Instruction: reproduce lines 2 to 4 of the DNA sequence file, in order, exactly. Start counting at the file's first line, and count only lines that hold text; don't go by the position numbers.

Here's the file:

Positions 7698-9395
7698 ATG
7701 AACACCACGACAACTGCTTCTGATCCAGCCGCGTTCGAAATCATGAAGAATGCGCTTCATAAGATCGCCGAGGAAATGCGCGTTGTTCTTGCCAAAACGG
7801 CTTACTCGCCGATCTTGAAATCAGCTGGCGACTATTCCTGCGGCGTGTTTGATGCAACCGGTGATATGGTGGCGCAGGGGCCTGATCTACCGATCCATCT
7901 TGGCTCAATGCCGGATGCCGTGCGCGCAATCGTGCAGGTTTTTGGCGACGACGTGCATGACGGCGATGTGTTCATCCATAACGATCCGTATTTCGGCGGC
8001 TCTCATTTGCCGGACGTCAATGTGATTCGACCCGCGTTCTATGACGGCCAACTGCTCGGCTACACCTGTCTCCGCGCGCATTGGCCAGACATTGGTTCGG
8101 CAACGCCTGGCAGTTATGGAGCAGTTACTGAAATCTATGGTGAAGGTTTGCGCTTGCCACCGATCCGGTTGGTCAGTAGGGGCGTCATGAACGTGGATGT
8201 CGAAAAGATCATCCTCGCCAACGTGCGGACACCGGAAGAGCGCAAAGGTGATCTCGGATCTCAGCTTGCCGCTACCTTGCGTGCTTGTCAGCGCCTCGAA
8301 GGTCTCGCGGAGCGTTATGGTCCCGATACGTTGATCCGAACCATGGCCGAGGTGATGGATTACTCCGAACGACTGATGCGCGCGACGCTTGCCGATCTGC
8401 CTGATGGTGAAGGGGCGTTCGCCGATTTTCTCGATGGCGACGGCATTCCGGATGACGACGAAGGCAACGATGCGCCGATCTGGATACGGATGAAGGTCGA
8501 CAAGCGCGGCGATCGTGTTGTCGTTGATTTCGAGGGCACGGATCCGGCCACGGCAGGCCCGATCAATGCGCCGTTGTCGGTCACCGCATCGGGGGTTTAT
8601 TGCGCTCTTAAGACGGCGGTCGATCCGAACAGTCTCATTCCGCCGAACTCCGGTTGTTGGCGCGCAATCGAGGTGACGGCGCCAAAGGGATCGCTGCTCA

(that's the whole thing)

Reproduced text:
7698 ATG
7701 AACACCACGACAACTGCTTCTGATCCAGCCGCGTTCGAAATCATGAAGAATGCGCTTCATAAGATCGCCGAGGAAATGCGCGTTGTTCTTGCCAAAACGG
7801 CTTACTCGCCGATCTTGAAATCAGCTGGCGACTATTCCTGCGGCGTGTTTGATGCAACCGGTGATATGGTGGCGCAGGGGCCTGATCTACCGATCCATCT